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We have a commenting system built into our engine that allows programmers to put comments for various exposed variables/objects which are then used by the GUI front-end for tool-tips and help.

Recently, certain tool-tips started crashing, and after much wasted time I tracked it down to the the character: which, unless I am mistaken, is a unicode character and not available in ASCII.

Taking this answer into consideration, I assumed wstring would fix the problem. Before making changes in the bigger project, I created a test project to see if wstring would solve the issue. Although the project doesn't crash, the behavior is not as expected for wstring.

#include <iostream>
#include <string>

using namespace std;

int main()
    string someString = "successive attack that DOESN’T result";
    wstring someWString = L"successive attack that DOESN’T result";

    cout << someString << endl;
    wcout << someWString << endl;

    return 0;

//Console Output//
successive attack that DOESNÆT result 
successive attack that DOESNPress any key to continue . . .

I read this article quite some time ago and thought I understood the problems associated with character sets, but that is obviously not the case. I would appreciate a solution to this problem as well as a good explanation of what is happening and how to avoid problems similar to this in the future.

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Maybe the source file itself isn't encoded properly. What's its encoding? – Niklas B. Feb 10 '12 at 16:08
IIRC the console doesn't support non-code-page characters well. Do your tools tips work? – Rup Feb 10 '12 at 16:10
@NiklasB.: I am not sure how I would check that? I am using Visual Studio 2008 to create a new project and the source file in the above example. I am not sure how I would check the encoding for the source file itself...? In project properties I have tried both Use Multi-byte Character Set and Use Unicode Character Set with no difference in the output. – Samaursa Feb 10 '12 at 16:13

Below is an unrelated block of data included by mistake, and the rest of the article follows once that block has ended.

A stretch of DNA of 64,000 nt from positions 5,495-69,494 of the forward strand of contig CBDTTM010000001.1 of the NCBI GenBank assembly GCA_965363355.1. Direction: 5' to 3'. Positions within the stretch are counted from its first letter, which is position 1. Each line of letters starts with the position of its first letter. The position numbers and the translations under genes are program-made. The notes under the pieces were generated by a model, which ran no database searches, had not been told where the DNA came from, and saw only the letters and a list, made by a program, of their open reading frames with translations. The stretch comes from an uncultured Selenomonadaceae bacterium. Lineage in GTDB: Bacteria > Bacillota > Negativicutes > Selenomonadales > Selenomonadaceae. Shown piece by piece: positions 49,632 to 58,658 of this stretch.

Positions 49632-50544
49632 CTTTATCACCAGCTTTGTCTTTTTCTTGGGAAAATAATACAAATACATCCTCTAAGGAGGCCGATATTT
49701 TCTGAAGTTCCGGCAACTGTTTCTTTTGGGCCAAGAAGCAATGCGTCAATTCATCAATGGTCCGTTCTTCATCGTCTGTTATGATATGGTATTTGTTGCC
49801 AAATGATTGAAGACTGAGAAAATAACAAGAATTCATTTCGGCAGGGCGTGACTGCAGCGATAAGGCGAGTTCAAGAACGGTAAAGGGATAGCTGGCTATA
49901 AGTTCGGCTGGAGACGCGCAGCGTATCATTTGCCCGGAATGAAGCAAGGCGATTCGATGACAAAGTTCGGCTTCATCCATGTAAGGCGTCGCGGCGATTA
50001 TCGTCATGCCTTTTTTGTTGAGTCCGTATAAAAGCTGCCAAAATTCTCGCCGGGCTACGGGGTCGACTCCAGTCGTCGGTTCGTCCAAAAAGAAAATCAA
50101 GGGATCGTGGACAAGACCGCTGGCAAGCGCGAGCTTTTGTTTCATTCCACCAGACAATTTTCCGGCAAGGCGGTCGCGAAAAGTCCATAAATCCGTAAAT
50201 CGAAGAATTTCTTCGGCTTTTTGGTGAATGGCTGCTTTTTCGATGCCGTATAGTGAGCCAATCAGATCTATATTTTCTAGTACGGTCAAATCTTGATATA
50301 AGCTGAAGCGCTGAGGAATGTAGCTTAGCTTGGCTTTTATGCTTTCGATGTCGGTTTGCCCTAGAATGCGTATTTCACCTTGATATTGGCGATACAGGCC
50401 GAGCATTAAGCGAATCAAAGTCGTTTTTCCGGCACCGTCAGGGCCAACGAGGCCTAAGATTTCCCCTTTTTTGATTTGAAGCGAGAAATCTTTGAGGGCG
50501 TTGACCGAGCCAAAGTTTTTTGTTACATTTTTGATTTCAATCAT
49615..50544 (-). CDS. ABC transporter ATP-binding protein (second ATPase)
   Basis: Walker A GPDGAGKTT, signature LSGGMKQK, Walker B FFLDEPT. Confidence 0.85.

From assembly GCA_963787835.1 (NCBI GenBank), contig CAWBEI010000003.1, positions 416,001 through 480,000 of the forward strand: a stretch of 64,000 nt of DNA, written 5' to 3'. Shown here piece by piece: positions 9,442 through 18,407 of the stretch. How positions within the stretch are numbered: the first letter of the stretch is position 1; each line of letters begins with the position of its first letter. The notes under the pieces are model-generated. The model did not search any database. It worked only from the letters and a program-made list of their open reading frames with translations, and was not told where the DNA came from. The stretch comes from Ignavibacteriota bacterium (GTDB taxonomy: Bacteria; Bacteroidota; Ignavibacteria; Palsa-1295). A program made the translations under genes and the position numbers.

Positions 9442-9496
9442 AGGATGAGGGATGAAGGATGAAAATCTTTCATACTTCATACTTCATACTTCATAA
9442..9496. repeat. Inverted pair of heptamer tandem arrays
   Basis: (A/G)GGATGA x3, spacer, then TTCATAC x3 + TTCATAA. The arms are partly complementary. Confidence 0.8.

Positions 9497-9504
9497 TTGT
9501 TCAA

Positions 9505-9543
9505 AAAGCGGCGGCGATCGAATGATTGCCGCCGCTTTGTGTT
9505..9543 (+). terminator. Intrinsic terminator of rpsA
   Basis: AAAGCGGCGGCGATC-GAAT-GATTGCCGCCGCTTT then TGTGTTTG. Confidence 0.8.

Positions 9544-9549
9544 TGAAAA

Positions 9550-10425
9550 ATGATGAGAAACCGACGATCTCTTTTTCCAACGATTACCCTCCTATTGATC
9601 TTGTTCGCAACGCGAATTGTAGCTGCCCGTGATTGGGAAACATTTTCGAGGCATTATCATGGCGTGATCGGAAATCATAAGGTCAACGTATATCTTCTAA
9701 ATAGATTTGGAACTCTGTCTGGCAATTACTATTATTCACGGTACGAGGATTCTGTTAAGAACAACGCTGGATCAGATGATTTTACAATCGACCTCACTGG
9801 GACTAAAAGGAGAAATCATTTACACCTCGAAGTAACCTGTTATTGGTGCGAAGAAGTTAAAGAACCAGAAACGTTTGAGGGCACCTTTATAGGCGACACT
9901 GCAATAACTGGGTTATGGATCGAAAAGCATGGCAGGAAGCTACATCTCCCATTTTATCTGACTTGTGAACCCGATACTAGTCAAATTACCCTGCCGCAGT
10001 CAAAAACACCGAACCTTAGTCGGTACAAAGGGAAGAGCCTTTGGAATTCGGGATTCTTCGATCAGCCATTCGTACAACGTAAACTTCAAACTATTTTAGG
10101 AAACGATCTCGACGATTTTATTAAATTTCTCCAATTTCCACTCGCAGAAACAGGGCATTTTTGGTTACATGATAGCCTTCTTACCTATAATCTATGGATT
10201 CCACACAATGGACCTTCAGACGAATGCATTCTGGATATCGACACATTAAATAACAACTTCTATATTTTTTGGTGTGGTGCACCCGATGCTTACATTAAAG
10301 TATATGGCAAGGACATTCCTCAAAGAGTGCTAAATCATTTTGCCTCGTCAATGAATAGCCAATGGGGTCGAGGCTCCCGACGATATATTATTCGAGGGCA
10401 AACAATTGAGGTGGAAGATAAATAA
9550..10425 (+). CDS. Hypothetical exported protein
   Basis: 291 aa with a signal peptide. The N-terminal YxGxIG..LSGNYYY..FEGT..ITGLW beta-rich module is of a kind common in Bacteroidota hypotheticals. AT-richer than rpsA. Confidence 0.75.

@Rup: I have to modify quite a bit of code to make it work with wstring so I thought I'd try on a smaller project before making the changes and finding out they did not fix the problem. – Samaursa Feb 10 '12 at 16:14

2 Answers 2

up vote 4 down vote accepted

Since you are using Visual Studio I assume you are using Windows. The Windows console does not support unicode. It uses the OEM char set. You can convert between the two using CharToOemW/OemToCharW. Obviously it will not be able to represent all unicode characters.

Windows uses UTF16 for its system API. If your tooltips uses the Windows API it is probably wstring that you want to use. However, you can use UTF8 instead and convert this to UTF16 before calling the Windows API. This conversion can be performed using MultiByteToWideChar/WideCharToMultiByte.

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Is there a temporary fix I can do just to get a fixed build out (e.g. ignore the unicode character as soon as it is encountered)? I will then start converting all strings to wstring (which is going to take quite some time). – Samaursa Feb 10 '12 at 16:27
If you skip all characters with value > 127, you will only get ASCII characters. – rasmus Feb 10 '12 at 16:29
What favors UTF8 is that you can continue to use regular strings, i.e., you do not need to convert all your strings to wstring. Instead you need to convert when calling the unicode (UTF16) Windows API. – rasmus Feb 10 '12 at 16:45
I am still confused about something. The problem character can be represented in a char variable. It will not show up as but will show up as Æ ... why does that result in a crash? Any guess as to what could possibly be going wrong in the code when encountering this character? – Samaursa Feb 10 '12 at 17:12
Without knowing how your code process these strings it is hard to say. Perhaps you can provide more information? In general, this character is probably outside the char set that your code supports and does not handle this case gracefully. Æ is only the interpretation of the char in the OEM char set. This is probably not what your code uses. – rasmus Feb 10 '12 at 17:19

Since you are dealing with Unicode characters, it would be appropriate if you set Character Set to Use Unicode Character Set in projects properties.

Another possible problem could be the encoding of source files. The best practice while working with Unicode characters is to have your source files encoded in UTF-8, especially files where you define string literals like this one. Note that UTF-8 without BOM could be troublesome because Visual Studio needs this BOM so that it can intepret files content properly. Convert your files (I use Notepad++ for this) and convert it so that they are encoded in UTF-8

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I tried the same in NPP (saving as UTF-8 or UCS-2) and it doesn't help (although I used the raw cl without VS). I think the problem is that the Console doesn't understand the output. – Niklas B. Feb 10 '12 at 16:23
My experience is that if program uses Unicode Character Set and doesn't display string literals correctly, it is most likely because of bad encoding of source files. – LihO Feb 10 '12 at 16:26
But to be honest I haven't tried it with console. – LihO Feb 10 '12 at 16:26
Yeah, I thought the same (see my comment), but I tried it out just now and it's not the problem. – Niklas B. Feb 10 '12 at 16:26

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